Sunday, October 28, 2007

Parshat Chaye Sarah 2

In this week’s Torah reading Avraham sends his servant Eliezer to find a wife for his son Yitzchak. What is surprising is that the Torah not only relates the events surrounding Eliezer’s journey, but also repeats the whole story almost verbatim when Eliezer tells Rivka’s family what has happened. The Torah is normally concerned not to waste a single letter, and yet here we find whole paragraphs seemingly for no purpose.

Rashi addresses this question with his comment (Genesis 24; 42) “Rabbi Acha said: The speech of the servants of the forefathers is dearer to G-d than the Torah of their children, because we see that the section of Eliezer is repeated in the Torah, whereas many of the essential laws are [not even written in the Torah explicitly but are] only hinted at.” Rashi points out that this whole section appears to be redundant, but how are we to understand the answer? Why should G-d choose to prefer the story of Eliezer over the laws that will govern our lives?

Indeed this implies a more fundamental issue, namely, what is the purpose and function of the Bible? Is it a historical narrative or is it a code of law? Rashi’s very first comment on the Torah is: Rabbi Yitzchak said “The Torah should have begun with [the verse] ‘This month will be for you the first month’ (Exodus 12; 2), which was the first commandment given to the Jews....” In other words it would have made more sense for the Torah to have been purely a book of law, and not have included all the stories of creation and the patriarchs. Rashi’s answers that though these sections contain no legal codes, nevertheless we can learn from them moral and ethical behaviour, based on G-d’s creation of the world, and the actions of the forefathers.

Rabbi Aharon Kotler zt”l (Mishnas Aharon p. 132) explains why Eliezer’s search for a wife for Yitzchak deserves more space in the Torah than many of the laws and commandments. He explains that the principles by which Halacha can be deduced and derived from the text of the Torah were handed down by G-d to Moshe at Mount Sinai. Therefore even when there are few words explicitly in the text, it is a comparatively simple exercise to apply the hermeneutic principles and learn the details of each Halacha.

However there is another area of law which is more complicated, that is referred to by the Rabbis as Hilchot Derech Eretz (literally: laws of the way of the world). This is the way in which a person relates and interacts with his or her surroundings, and how they behave with other people. This is the part of Halacha which cannot be derived from merely reading books, or applying principles, but depends upon insight into human nature and the ways of the world. It requires years of serving experienced Rabbis (Shimush Talmidei Chachamim) and gaining a feel for reality. This is where the dry laws become real life, and turns the Torah into a relevant code for daily living. These laws are much harder to understand, they depend on the background of the person involved, and the details of the situation. No two decisions should ever be the same, reflecting the infinite variety of experience and life. It is these concepts which we can glimpse through the story of Eliezer and the repetition of his tale.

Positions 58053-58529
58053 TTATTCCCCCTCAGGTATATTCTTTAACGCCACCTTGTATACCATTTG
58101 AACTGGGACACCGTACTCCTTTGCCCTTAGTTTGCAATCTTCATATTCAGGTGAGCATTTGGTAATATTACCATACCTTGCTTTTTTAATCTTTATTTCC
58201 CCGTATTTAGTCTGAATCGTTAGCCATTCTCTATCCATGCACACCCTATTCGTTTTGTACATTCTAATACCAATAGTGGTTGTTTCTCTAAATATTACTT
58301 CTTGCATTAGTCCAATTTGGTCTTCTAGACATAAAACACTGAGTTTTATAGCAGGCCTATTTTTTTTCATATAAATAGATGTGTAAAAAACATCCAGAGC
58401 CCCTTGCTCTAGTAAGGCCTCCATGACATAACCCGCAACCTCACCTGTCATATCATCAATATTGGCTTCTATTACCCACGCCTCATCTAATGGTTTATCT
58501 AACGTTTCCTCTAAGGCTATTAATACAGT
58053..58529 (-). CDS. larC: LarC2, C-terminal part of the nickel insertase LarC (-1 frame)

The Talmud (Avoda Zara 25a) alludes to this in understanding Yehoshua’s words “Is it not written in the Book of Yashar” (Joshua 10; 13). It explains that this refers to the book of Genesis, the book of Avraham, Yitzchak and Ya’akov who were the Yasharim (upright) of the world. They were upright in their actions and character traits, and from them we can learn how to relate to our environment and to other people.
From this story of Eliezer we learn the concepts of faith and trust in G-d. We also see that someone who sets out to do perform G-d’s will receives special help from heaven. Furthermore, we can derive the special qualities of the mothers of the nation, and also see the attributes that should be sought after in a spouse. From Eliezer’s encounter with Lavan and Bethuel we see how to interact with people who do not have the same goals and values as us. We see Eliezer’s modesty, and learn that we should not present ourselves as anything other than we are.

Eliezer himself also gained a clearer understanding of his own biases and personal prejudices from retelling the story and reviewing what happened. When he set out he asked Avraham what he should do if the prospective wife refused to return to Canaan to marry Yitzchak. Later he realises that he was hoping that his own daughter would be a suitable match for Yitzchak, and was looking for an excuse to avoid finding him another candidate. We too can learn from here that reflecting and reviewing our action can often lead to a better understanding of who we are, and what motives underlie our actions.

This is why the conversations of the servants of the forefathers are dearer than the laws of the children, for from their actions and words we can learn how to apply the rest of the laws. Hilchot Derech Eretz brings the religion alive. Without it none of the laws are worth much, as they have no application in our lives.

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